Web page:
Gong means work, and Qi has several possible translations, among which good ones would be breath and vital breath. The most popular translation is undoubtedly “energy”, which is not a bad one as long as it isn’t mixed with the concept of energy in Physics. Qigong literally means “work on the vital energy.” The term Qigong can then be applied to any exercise aimed at influencing the circulation of vital breath or energy in the human body.
In ancient times Qigong has received many different names, such as tuna (to expire and inspire) and daoyin (to induce and lead qi). The image above is a reconstructed silk scroll named “On Quitting Food and Feeding on Qi” from the Mawagdui excavated thombs (3 BC), depicting a Qigong set.
From the time of the Yao ethnic group, it was known that the dance could be useful to strengthen health. In the chapter entitled “On the Ancient Music” of Annals of Autumn and Winter of Lu, one reads:
Yin tends to stagnate (…) and accumulate in the depths of the body, (…) muscles and bones tighten and shorten and can no longer extend properly, so dance is created accordingly to remove stagnation and obstruction.
Over time, dances evolved into physical exercises and breath techniques.
There are inscriptions from Zhou dynasty about Qigong on copper objects, and Laozi writings there’s mention of respiratory methods.
The Neijing Suwen and the Treatise on Febirle Diseases by Zhang Zhongjing describe Qigong methods for health. Since then, renowned physicians such as Sun Si-miao, Wang Tao, Li Shizen and Wang An have mentioned and created Qigong exercises.
There are dozens diverse Qigong exercises. When starting to practice Qigong, the first step is to define the desired goal. Qigong exercises can be seen as belonging to three non-exclusive cathegories: therapeutic, martial, and religious Qigong. One must keep in mind that this division is artificial and sometimes arbitrary, as many exercises can be used for more than one purpose, and there is a lot of crossover.
Therapeutic Qigong aims to improve health either by treating or preventing a disharmonies. Some examples of Chinese therapeutic exercises are the Eight Brocades and the Six Sounds. Martial Qigong aims to strengthen the practitioner to allow him to receive impact with as little damage as possible, and to strike with maximum power and effect. Two famous examples are the Iron Shirt and the Iron Palm. Religious Qigong aims to train the practitioner’s mind to achieve states of concentration necessary for Meditation, and to provide the physical and energetic conditions for these states to be attained.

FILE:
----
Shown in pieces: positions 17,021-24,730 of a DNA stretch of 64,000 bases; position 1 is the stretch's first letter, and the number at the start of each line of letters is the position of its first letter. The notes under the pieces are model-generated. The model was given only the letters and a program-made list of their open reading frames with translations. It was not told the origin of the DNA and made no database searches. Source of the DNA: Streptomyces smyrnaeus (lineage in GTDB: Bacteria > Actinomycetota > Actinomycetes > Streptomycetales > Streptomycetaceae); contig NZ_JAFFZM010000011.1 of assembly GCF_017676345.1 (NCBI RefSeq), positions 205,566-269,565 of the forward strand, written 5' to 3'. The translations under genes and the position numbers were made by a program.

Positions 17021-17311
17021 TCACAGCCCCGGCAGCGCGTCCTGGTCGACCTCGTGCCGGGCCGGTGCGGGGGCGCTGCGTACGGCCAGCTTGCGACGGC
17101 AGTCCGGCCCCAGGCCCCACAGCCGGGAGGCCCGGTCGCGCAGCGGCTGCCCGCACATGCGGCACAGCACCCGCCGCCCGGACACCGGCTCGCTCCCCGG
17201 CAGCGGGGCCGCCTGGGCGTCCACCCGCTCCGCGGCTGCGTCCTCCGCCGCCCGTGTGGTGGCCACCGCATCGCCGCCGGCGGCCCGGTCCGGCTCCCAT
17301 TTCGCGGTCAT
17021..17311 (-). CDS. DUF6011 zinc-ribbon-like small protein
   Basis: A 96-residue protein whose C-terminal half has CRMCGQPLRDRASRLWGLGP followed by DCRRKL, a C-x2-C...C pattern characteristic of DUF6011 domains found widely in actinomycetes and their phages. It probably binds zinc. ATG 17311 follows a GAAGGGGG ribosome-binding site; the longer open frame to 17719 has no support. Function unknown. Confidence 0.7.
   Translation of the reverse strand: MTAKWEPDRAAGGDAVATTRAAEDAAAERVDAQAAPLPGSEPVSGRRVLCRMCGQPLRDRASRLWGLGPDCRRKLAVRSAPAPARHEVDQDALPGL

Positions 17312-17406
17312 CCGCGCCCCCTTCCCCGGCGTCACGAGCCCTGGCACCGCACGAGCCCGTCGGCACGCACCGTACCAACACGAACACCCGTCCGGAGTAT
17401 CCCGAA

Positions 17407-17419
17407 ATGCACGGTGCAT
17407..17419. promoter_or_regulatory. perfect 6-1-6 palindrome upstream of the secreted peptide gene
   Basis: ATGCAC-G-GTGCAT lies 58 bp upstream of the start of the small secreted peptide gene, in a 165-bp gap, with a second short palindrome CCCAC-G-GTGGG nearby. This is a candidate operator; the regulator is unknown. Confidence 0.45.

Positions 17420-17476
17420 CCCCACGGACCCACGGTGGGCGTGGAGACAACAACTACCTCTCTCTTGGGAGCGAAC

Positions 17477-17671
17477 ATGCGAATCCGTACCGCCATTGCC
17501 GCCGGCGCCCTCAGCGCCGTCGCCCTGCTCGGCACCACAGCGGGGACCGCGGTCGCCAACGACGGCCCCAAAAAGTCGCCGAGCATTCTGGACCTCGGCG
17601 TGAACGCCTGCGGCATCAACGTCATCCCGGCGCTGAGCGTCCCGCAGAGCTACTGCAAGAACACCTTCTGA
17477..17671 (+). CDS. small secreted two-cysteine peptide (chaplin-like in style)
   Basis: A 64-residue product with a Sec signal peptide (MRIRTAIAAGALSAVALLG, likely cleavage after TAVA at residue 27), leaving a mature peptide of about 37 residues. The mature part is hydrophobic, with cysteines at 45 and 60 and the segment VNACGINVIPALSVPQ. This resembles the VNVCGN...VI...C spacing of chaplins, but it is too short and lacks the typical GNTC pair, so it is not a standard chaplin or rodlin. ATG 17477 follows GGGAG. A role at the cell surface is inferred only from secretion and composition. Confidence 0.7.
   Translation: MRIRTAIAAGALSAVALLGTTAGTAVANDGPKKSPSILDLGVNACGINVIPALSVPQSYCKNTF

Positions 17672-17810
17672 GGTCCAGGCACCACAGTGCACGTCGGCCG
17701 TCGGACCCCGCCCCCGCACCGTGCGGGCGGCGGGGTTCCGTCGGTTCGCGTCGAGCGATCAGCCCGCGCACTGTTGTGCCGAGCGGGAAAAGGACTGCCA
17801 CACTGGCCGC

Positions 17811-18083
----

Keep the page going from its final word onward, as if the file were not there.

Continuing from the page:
Qigong exercises may employ visualizations, direction of mental attention, and respiratory control. These techniques are used in various combinations at varying degrees of intensity, and may or may not be combined with physical movements.
It is essential to understand, before embarking on the practice of any kind of Qigong, that some might not be recommended for a given individual, and that others, if not taught with much precision and care, could even cause harm. On the other hand, many exercises can be practiced freely without special care.
Iron palm Qigong, for example, can lead to tendon and Liver Qi damage, and there are important measures to avoid them. Some martial Qigong exercises had the sole purpose of making a fighter quickly efficient, so they didn’t include considerations to maintain the practitioner’s health in the long run.
Even therapeutic exercises such Six Sounds Qigong can cause problems. Grandmaster Chen Xiaowang, in teaching this exercise, alerts students about the accuracy needed to reproduce the exact tone of each sound, otherwise it could create imbalances in the organs rather than regulating their functions.
The Eight Brocades Qigong is a simple and popular exercise in China, suitable for use as a public health instrument, because it is easy to perform and widely adaptable to each student’s fitness level.
Qiqong and Taijiquan (Tai Chi)
Taijiquan (Tai Chi) didactics include directing Qi. It can be said that Taijiquan (Tai Chi) includes Qigong. Until the 18th generation of the Chen family, Taijiquan (Tai Chi) qigong was learned almost solely within form, through long years of exhaustive repetition, until the principles of Qi circulation became clear naturally. Grandmaster Chen Xiaowang, taking into account most student’s difficulties in implementing such an intensive practice, modernized the formerly spartan didactic and compiled the basic exercises of Zhanzhuang and Chansigong. These are Taijiquan (Tai Chi)‘s Qigong exercises. The principles learned from these exercises should be present throughout the practice.